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Rose blooms to snatch US Open title; Mickelson falters again

Anand Datla
FEATURED COLUMNIST
17 Jun 2013, 10:48 IST
Justin Rose of England celebrates with the U.S. Open trophy after winning the 113th U.S. Open at Merion Golf Club on June 16, 2013 in Ardmore, Pennsylvania.  (Photo by Ross Kinnaird/Getty Images)

Justin Rose of England celebrates with the U.S. Open trophy after winning the 113th U.S. Open at Merion Golf Club on June 16, 2013 in Ardmore, Pennsylvania. (Getty Images)

An English flower took bloom in an American garden, flowering out of the thick rough at the Merion Golf Club. It has taken 15 long and arduous years since that memorable outing an amateur at the British Open, but 32-year-old Justin Rose finally made good on a perennial promise to clinch his maiden major title.

The 113th US Open reached a thrilling finale with at least five men vying for honours before the coveted silver jug ended in the inviting arms of the delighted Englishman. Eternal best man, Phil Mickelson had to remain content with a runner-up finish at the event for the sixth time in his career. The old lady had her own triumph too – not a single suitor managed to stay even with cruel Merion; Rose taking the title at one over par 281.

On a day when the lead changed hands at the drop of a hat, Rose had the first scent of it at the eighth hole. Meanwhile, overnight leader Mickelson had almost imploded with double bogeys at the third and fifth holes threatening to swallow his hopes. But the resilient American roared back into contention at the 10th hole.

Mickelson was in the thick rough 75 yards from the 10th pin, but the thrill sent his hopes soaring when he holed an eagle putt with a 64 degree wedge. It was a moment of sheer magic scripted for major folklore; Mickelson though did not have the lines written in his destiny.

The wedge was only about to turn his worst enemy and do some serious damage to the four time major champion’s hopes of a first US Open title. The par-3 13th was considered the easiest of holes this week, but Mickelson went past the green with his wedge and made bogey.

The flickering flame was almost extinguished at the 15th when Mickelson laid one just short of the green from 121 yards. He should have still been able to pitch to the pin from the front, but rolled it 25 feet past the wicker basket. He made another bogey there, which in hindsight cost him a chance at the title.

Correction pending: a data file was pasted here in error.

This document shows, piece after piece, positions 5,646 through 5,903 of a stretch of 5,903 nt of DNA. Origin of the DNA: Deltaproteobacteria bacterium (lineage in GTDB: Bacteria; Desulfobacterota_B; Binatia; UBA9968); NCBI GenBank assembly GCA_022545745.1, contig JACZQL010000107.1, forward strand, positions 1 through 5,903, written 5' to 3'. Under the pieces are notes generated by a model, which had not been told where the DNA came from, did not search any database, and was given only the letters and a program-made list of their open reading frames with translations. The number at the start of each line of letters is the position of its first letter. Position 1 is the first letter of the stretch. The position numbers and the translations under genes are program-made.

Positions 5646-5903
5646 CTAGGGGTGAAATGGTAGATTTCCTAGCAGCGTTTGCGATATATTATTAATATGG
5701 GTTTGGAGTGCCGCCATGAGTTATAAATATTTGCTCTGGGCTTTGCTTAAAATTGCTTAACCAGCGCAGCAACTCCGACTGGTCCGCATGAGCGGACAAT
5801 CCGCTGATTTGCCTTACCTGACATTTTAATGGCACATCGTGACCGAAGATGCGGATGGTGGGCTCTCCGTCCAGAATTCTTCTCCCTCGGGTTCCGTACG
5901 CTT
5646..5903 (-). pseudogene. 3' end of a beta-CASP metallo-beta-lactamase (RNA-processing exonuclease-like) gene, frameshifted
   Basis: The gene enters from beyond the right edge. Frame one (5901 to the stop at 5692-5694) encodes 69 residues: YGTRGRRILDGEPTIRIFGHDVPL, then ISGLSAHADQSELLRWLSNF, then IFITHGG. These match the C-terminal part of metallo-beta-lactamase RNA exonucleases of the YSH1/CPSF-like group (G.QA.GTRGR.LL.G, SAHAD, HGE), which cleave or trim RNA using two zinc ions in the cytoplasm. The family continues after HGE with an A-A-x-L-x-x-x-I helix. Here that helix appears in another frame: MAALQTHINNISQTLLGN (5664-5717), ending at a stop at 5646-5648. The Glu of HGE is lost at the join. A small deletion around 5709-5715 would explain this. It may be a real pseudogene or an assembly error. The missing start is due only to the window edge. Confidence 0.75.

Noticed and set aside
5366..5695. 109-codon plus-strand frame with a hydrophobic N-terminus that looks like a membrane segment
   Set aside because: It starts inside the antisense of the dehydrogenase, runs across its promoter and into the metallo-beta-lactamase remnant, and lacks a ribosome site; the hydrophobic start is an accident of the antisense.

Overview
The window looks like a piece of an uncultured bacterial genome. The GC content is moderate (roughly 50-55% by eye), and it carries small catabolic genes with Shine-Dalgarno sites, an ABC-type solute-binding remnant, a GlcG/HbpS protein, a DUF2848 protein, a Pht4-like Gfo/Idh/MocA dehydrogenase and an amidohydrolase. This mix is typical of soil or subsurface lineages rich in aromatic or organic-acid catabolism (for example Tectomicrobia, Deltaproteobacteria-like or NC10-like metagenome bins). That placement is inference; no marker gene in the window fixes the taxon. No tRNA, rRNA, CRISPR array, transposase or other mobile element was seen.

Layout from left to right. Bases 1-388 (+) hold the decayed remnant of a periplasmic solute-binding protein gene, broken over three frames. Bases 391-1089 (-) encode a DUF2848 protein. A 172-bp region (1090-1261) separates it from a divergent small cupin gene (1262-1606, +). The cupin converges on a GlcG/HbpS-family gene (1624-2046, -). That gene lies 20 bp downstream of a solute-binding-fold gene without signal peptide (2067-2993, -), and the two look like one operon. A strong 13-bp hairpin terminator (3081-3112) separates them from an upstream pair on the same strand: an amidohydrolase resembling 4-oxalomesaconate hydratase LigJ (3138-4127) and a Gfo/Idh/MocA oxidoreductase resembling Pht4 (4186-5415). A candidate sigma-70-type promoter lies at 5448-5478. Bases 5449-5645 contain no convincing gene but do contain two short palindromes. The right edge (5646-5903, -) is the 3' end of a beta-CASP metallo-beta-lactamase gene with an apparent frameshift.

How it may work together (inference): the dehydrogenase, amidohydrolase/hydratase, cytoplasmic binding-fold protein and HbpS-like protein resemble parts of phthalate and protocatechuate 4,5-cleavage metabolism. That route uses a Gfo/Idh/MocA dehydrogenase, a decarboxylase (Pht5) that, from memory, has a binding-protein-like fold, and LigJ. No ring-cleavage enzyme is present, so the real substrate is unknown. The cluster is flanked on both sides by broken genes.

Mickelson needed a birdie at the 18th to force a play-off, but made another bogey to embrace yet another disappointment at the US Open. “Heartbreak,” was how Mickelson described it. “This is tough to swallow after coming so close. This was my best chance of all of them. I had a golf course I really liked. I felt this was as good an opportunity as you could ask for. It really hurts.”

Amidst the drama around Mickelson, Rose was walking the course with an almost monk like calm. Rose made the turn in one under (2 bogeys & 3 birdies) to stay in the hunt on the final stretch. The Englishman ended the day with five bogeys, but an equal amount of birdies, including back to back efforts at the 6th &  7th as well as 12th & 13th to set himself up for the perfect finish.

At the final hole, Rose nearly made the first birdie at the 18th in two days but ended just short of the pin. He tapped in from there for his first major title and looked up toward the cloudy skies to offer a silent tribute to his departed father. In winning the title, Rose became the first man from England to win the US Open since Tony Jacklin in 1970.

“It wasn’t lost on me that today was Father’s Day,” said Rose. “For it to all just work out for me, on such an emotional day, I couldn’t help but look up to the heavens and think that my old dad Ken had something to do with it.”

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